String height question (yes, another thread)

August 6, 2019, 9:18 PM · Is there a good reason why string height on a viola must be higher than on a violin? I have a 15 1/2" viola, and a violin. The action on the viola is not high for a viola, but its higher than I'd like for my finger's sakes. If I get the action lowered by luthier trimming the bridge, assuming no buzzing results, 1. what is the likely consequence soundwise, if any and 2. is there any good reason why the action should be higher on the viola? thanks

Replies (7)

Edited: August 7, 2019, 7:30 AM · Typical (standard) string height at the top of viola fingerboard is 3.5 mm for the A string and 5 mm for the C string.

Virtually all the viola music I have played is within the first 6 positions. Higher than that is really hard to reach around the bout to play. It could be that the nut is too high (rather than the bridge), there should be just about one business cart distance from strings at the lowest notes to the fingerboard. If the nut grooves are too high it will be uncomfortable to play in the low positions.

If my bridge needed to be lowered, I would probably have a pro cut me a new one - just so the old one is still around if it was a mistake. There might be a slight change in tone with a new (or lowered) bridge. I do have several bridges for each of my instruments. (I keep the old ones after getting new ones.)

In the cello world it is not unheard of for players to have summer and winter bridges (different heights).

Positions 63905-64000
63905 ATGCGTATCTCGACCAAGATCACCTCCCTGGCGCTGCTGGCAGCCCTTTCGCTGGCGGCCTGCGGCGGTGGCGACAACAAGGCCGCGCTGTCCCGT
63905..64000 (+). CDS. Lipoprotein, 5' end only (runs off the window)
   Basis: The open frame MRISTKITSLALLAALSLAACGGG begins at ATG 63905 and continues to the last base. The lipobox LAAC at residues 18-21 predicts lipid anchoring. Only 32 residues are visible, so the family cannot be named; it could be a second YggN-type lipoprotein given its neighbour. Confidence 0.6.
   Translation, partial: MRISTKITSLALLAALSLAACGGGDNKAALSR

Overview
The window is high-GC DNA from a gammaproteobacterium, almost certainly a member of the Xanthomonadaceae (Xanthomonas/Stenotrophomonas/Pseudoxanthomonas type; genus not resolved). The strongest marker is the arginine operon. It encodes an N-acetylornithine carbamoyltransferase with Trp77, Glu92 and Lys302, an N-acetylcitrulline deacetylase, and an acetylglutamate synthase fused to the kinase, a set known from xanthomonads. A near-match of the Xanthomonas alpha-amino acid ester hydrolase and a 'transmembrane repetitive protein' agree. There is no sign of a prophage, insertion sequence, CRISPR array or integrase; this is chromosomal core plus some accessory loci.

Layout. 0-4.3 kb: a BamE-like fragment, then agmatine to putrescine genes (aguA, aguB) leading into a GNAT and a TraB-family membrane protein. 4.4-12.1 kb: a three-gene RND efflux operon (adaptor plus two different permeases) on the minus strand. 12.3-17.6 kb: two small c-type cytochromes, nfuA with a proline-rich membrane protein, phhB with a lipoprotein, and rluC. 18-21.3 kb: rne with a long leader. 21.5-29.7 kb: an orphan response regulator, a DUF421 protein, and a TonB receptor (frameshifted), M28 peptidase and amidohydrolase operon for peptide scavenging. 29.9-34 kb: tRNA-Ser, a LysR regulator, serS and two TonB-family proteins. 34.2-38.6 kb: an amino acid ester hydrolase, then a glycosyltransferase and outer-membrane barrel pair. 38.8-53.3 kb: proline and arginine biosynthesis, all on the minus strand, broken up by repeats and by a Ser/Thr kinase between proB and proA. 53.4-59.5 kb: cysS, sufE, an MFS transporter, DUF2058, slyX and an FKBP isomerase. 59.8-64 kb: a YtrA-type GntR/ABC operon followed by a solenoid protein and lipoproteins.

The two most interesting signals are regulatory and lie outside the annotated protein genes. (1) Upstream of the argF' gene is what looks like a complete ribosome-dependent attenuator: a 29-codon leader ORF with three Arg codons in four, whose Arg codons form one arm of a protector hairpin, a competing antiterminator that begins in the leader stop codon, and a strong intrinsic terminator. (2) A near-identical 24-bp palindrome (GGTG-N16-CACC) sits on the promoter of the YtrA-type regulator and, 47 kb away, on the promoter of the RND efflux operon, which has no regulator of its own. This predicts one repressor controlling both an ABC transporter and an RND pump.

August 6, 2019, 10:52 PM · A lower bridge will give you a more subdued sound.
August 6, 2019, 10:57 PM · A lower bridge will give you more resonance. But watch out for the buzzing because it also depends on the string tension.
August 7, 2019, 7:29 AM · A lower bridge results in lower downward force of the strings on the bridge and into the top. As Cotton says this can subdue the sound of some instruments - BUT it can release increased sound for some instruments. I have instruments that go both ways.

You can do a preliminary check of this by detuning all the strings on your instrument about a 1/2 step.

Edited: August 7, 2019, 8:16 AM · I don't understand it, but violas tend to be set up with (what seems to me) extremely high clearance at the nut. That has the most effect on fingering, particularly in the low positions. I'd look there first. A lot of scoop in the fingerboard (or warped neck) would also give problems.

Lowering the bridge would reduce low and midrange power, but likely increase the high frequency response, and make it sound more like a violin.

Edited: August 7, 2019, 5:50 PM · I set violas up at 4mm-6mm A-C. Smaller violas with lower tension will buzz with lower action unless you put more scoop into the fingerboard. I can see lower action with steel strings, and I always go for less than 1/2 the diameter of the string at the nut. More scoop in the fingerboard is no different than higher action in a practical sense.

Lower actions, a set of Spirocores, that will work. Lower action, Vision/Dominant sort of strings probably won't work well, but that depends on how hard you play and how much power you want.

August 7, 2019, 5:57 PM · Duanes right, 3.5mm and 5mm is a bit too low for a viola, even on the low side for a violin.

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